NEWS

ISS Honors Dr. Joseph Lakowicz with Gregorio Weber Award

Salt Lake City, Utah - February 18, 2006 - At this year’s Annual Meeting of the Biophysical Society in Salt Lake City, ISS announced the third recipient of the Gregorio Weber Award for Excellence in Fluorescence Theory and Applications. ISS honored Dr. Joseph R. Lakowicz for his significant and original contributions to the advancement and applications of fluorescence techniques.

The award is named for Professor Gregorio Weber who pioneered the developments in the theory and use of fluorescence techniques. Dr. Lakowicz is committed to this tradition and in fact maintains that his research is dedicated to “advancing the field of fluorescence spectroscopy.”

Dr. Lakowicz is a Professor of Biochemistry at the University of Maryland School of Medicine. He is also the Director of the Center for Fluorescence Spectroscopy. CFS explores applications of fluorescence techniques beyond biochemical and biophysical research and into biotechnology, drug discovery and cell biology. He is currently working on a process by which to improve the sensitivity of biological measurements called metal enhanced fluorescence.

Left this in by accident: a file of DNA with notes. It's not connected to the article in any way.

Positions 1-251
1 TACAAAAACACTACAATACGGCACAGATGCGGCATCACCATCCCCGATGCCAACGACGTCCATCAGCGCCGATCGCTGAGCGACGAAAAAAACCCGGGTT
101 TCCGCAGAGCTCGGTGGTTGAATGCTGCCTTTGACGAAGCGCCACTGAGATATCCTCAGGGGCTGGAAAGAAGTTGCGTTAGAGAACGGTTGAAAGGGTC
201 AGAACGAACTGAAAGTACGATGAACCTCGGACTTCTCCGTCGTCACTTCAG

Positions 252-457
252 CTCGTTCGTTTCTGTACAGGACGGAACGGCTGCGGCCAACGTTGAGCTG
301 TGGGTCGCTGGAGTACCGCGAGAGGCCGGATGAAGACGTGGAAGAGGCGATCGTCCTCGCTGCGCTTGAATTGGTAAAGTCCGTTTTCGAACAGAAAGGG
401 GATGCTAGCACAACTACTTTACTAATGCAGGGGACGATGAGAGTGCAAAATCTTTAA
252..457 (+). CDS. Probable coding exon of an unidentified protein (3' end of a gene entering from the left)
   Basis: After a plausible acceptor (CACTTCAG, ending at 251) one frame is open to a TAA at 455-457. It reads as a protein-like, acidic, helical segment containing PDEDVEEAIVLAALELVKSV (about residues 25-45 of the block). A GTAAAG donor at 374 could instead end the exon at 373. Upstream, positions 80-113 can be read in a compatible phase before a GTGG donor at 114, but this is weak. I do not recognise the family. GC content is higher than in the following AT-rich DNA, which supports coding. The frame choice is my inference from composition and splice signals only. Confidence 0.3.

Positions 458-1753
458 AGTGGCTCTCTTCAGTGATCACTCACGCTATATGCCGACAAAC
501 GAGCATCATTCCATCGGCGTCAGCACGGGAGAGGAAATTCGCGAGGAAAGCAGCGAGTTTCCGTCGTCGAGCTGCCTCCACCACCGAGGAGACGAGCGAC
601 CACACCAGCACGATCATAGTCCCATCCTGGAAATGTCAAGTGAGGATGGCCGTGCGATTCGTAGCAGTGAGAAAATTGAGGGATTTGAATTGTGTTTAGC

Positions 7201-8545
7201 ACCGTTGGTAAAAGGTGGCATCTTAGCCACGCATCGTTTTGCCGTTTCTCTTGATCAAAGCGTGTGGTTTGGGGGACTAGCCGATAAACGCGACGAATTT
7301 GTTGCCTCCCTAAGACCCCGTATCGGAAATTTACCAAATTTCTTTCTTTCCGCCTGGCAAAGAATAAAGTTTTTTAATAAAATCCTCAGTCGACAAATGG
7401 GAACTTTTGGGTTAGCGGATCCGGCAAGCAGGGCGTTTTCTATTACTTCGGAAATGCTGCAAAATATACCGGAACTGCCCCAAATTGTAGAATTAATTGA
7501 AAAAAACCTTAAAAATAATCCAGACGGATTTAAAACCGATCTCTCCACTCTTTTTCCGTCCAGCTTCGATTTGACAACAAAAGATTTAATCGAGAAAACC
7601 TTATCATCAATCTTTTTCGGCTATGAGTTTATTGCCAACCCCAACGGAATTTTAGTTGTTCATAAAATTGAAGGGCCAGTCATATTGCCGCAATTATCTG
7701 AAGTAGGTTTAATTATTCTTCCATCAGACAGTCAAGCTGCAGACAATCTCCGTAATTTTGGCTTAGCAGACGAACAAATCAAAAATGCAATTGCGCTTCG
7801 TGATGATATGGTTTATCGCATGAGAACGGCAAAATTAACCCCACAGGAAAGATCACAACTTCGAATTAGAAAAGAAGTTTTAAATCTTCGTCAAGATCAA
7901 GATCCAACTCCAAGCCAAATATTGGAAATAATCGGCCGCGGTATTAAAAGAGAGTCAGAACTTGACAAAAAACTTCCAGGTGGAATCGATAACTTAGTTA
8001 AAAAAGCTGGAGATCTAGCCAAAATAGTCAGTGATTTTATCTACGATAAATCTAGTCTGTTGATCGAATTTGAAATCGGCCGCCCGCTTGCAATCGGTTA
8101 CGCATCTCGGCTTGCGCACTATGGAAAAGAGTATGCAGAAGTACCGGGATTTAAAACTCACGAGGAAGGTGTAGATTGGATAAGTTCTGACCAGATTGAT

In addition to his present research, Dr. Lakowicz has made many significant contributions to the field including chemical synthesis of new fluorophores, development of instrumentation for time-resolved fluorescence, pioneering studies of photon migration imaging, multi photon excitation, and the chemical applications of fluorescence sensing. Dr. Lakowicz has published over 400 scientific articles and is the single author of Principles of Fluorescence Spectroscopy. His book is widely used and conventionally considered to be the central reference in the field of fluorescence research. Dr. Lakowicz was the founding Editor-in-Chief of the Journal of Fluorescence and the founder of the Journal of Biomedical Optics.

ISS is honored to recognize Dr. Lakowicz as this year’s recipient of the Gregorio Weber Award for Excellence in Fluorescence Theory and Applications for his continued contributions to the evolution of the field.